Friday, May 11, 2007

Posthumous Interviews and Stage Appearances


In the spirit of recent posts examining Dick's posthumous appearances in other author's fiction, I did some research into posthumous interviews with PKD. One of my favorites was written by Dick-head extraordinaire (and author of Techgnosis) Erik Davis who explains the circumstances of his interdimensional dialog:

"I was recording the analog noise between tracks on a scratchy old copy of Karl Muck conducting Parzifal with the Bayreuth Festival Chorus onto a cassette tape. Then I would cut, splice, and process the tape in various ways, and then listen to the results. On the third attempt I heard a voice that I recognized, from a tape once available through the Philip K. Dick Society, as belonging to the late science fiction writer. More incredible was my discovery that, by recording my own questions on the same cassette tape, I was able to initiate a genuine dialogue with this mysterious voice. Subsequent research proved, however, that all of the quotations have already made an appearance somewhere in Dick's fiction, letters, or essays. Nonetheless, the conversation seems worth presenting:

ED: How exactly would you characterize [your] novels?

PKD: My writing deals with hallucinated worlds, intoxicating and deluding drugs, and psychosis. But my writing acts as an antidote, a detoxifying, not intoxicating, antidote.

ED: After years of neglect, most of your books are back in print. Even so, you remain best known as the guy who wrote the book they based Blade Runner on.

PKD: I've been calling it "Road Runner."

ED: Heh. What did you think when you first saw that rainy, claustrophobic cityscape?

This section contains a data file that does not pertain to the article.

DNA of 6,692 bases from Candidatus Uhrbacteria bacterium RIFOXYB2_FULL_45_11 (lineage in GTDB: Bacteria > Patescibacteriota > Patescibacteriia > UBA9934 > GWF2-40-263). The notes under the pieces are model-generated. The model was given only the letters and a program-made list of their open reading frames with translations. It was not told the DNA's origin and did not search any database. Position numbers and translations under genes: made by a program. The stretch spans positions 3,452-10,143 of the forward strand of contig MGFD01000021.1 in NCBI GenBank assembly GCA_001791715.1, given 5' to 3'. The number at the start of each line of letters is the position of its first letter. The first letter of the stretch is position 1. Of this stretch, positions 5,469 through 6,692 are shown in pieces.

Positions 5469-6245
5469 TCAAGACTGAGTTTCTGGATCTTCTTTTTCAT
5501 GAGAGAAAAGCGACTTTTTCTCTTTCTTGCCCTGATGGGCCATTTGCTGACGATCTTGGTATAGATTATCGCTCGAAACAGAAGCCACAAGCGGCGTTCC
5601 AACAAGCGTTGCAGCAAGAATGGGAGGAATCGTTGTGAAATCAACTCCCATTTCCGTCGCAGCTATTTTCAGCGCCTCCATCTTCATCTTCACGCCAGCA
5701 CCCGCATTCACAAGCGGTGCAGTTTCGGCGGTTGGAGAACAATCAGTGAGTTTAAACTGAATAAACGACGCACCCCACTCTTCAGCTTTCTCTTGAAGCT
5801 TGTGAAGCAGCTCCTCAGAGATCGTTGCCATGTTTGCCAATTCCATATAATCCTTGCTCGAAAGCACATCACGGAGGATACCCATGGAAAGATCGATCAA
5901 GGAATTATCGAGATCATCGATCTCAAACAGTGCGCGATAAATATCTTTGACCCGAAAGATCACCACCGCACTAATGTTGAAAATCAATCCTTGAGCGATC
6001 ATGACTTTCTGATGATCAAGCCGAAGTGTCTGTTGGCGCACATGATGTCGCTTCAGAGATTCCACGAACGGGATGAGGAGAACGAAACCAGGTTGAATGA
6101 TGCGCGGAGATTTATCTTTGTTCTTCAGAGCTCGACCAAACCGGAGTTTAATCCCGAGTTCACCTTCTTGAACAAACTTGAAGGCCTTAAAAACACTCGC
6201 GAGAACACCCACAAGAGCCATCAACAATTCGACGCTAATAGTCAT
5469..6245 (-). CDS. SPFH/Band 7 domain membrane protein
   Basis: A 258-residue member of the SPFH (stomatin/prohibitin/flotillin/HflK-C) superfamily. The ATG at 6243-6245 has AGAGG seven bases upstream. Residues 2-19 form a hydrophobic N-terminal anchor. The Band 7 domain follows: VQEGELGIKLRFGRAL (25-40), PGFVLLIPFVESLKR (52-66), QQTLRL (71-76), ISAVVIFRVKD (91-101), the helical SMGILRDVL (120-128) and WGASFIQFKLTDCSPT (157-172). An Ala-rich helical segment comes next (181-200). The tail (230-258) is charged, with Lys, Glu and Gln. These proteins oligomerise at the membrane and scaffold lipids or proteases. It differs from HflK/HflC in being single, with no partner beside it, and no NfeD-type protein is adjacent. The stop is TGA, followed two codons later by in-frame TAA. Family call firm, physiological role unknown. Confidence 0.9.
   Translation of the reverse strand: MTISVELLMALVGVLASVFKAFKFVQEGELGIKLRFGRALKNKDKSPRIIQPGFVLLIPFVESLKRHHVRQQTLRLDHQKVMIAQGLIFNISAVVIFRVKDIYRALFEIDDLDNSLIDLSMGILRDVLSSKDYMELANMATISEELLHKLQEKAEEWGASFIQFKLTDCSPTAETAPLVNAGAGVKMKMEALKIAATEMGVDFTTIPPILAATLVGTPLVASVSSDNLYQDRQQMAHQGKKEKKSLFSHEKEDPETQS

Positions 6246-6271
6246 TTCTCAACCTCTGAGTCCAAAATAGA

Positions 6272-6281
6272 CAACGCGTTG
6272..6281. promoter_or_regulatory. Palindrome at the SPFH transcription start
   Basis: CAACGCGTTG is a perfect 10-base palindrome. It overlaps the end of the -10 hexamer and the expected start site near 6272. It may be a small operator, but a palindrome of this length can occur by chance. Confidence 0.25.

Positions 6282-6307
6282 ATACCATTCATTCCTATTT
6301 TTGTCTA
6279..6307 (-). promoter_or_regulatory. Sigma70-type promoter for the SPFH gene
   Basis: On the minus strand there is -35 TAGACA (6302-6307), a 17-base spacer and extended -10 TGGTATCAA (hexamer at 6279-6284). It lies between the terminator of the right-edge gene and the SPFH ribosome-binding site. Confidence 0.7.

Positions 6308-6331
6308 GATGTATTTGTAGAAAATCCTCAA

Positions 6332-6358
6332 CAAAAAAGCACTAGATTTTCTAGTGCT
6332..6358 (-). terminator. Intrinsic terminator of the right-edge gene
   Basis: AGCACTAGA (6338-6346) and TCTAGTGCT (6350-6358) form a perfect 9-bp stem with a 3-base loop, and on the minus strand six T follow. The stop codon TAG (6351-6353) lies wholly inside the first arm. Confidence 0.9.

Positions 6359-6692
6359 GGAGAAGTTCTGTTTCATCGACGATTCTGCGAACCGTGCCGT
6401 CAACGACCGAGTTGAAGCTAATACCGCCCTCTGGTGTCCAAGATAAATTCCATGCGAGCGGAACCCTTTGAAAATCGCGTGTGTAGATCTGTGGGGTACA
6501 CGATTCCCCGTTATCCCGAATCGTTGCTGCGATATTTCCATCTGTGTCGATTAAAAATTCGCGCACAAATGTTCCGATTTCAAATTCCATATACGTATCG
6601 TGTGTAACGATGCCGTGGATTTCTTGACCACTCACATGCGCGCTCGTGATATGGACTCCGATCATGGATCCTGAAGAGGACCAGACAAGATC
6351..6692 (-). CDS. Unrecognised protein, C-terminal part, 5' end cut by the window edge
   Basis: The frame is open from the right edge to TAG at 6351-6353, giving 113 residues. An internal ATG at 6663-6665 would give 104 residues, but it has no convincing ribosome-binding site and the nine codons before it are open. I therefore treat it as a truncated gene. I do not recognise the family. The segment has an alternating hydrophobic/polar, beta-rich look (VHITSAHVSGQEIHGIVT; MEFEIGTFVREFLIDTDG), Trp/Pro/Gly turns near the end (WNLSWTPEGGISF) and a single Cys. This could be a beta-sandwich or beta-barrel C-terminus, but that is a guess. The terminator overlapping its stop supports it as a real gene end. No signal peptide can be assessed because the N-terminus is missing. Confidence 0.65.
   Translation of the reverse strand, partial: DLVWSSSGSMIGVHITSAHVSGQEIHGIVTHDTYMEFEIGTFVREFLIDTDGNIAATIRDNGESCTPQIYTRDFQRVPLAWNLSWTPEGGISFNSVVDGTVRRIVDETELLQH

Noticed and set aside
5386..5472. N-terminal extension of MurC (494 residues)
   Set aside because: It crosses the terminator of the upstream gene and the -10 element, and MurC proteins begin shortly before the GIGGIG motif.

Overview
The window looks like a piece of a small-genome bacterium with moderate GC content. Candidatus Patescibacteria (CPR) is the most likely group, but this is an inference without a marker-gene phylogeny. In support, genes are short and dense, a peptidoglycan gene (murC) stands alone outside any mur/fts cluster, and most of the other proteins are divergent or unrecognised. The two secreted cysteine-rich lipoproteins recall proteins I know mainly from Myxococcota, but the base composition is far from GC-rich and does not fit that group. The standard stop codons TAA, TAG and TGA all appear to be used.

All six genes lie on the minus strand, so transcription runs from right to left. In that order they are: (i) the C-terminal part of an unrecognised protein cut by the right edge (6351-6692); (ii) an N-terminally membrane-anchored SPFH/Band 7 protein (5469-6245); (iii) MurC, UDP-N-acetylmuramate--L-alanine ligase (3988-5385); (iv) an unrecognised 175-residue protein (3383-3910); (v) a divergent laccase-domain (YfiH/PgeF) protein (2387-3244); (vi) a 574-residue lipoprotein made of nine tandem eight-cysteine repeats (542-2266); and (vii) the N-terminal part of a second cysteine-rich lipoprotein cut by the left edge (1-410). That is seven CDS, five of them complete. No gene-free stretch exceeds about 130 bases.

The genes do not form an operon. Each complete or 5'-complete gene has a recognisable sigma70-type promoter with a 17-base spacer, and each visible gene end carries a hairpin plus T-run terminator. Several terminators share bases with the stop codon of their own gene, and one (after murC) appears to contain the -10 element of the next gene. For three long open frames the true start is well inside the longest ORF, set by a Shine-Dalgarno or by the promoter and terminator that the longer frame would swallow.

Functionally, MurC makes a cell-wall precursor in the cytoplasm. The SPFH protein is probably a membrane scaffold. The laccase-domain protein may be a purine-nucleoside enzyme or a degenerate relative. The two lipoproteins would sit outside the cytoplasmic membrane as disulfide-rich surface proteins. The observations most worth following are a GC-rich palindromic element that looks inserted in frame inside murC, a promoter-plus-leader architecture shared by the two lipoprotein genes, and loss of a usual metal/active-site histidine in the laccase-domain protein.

PKD: I thought, by God, these guys have figured out what life is going to be like forty years from now. My God! It's like everything you hate about urban life now, escalated to the level of Dante's Inferno. You can't even run in the future, there's so many people milling around, doing nothing.

ED: Today it seems as if your work will live on through the movies. How was your own experience working with Hollywood?

PKD: They buy and sell human beings. It's like it says in the Bible about Babylon, they sell pearl, ivory, and the souls of men. And that is exactly what it going on in Hollywood, they deal with the souls of human beings."
Read the rest...
Philip K Dick can be charming from beyond the grave by proxy!
But he's not just doing interviews; he's done some off, off Broadway dinner theatre. Over at The Philip K Dick Bookshelf I spied this small press publication:
Kindred Blood in Kensington Gore
Philip K Dick in the Afterlife: An imaginary conversation
By Brian W Aldiss

It's described over at Philipkdickfans.com as:
"...24 pages long, and consists of a 5000 word playlet involving just two characters - the spirit of Philip K Dick (ten years after his death, now resident in London near the Albert memorial), and a woman variously identified as his twin sister Jane, his father Edgar, and VALIS. The play was first performed in October 1991, with Petronilla Whitfield as the woman and Aldiss himself playing the part of Dick. I saw a subsequent performance (with the same actors) at the Institute for Contemporary Arts in London in March 1992."

PKD is even reanimated in silly little movie reviews like this one for 'Next':
"[Dick] might have been the man to sit Nicolas Cage down - probably with a largish bottle and a coffee table covered in expensive, paranoia-inducing pharmacological treats - and demand to know if Cage honestly expected the second half of his career to unfold with the same lazy, by-the-numbers ease as the first half. He might have asked Cage if he really thought the powers that be would let him get away with another two decades of intermittent decent performances like, say, Leaving Las Vegas, surrounded by heavy servings of the same old action-hero crap like he's been doling out recently."

So let's recap. When PKD isn't manifesting himself on magnetic tapes, he's onstage speaking with an English accent of unknown origin, or sitting Nic Cage down to jump start the aging actor's mid-life crisis over pharmaceuticals. Busy man.

And the location of Android-Dick's missing head remains unknown....

1 comment:

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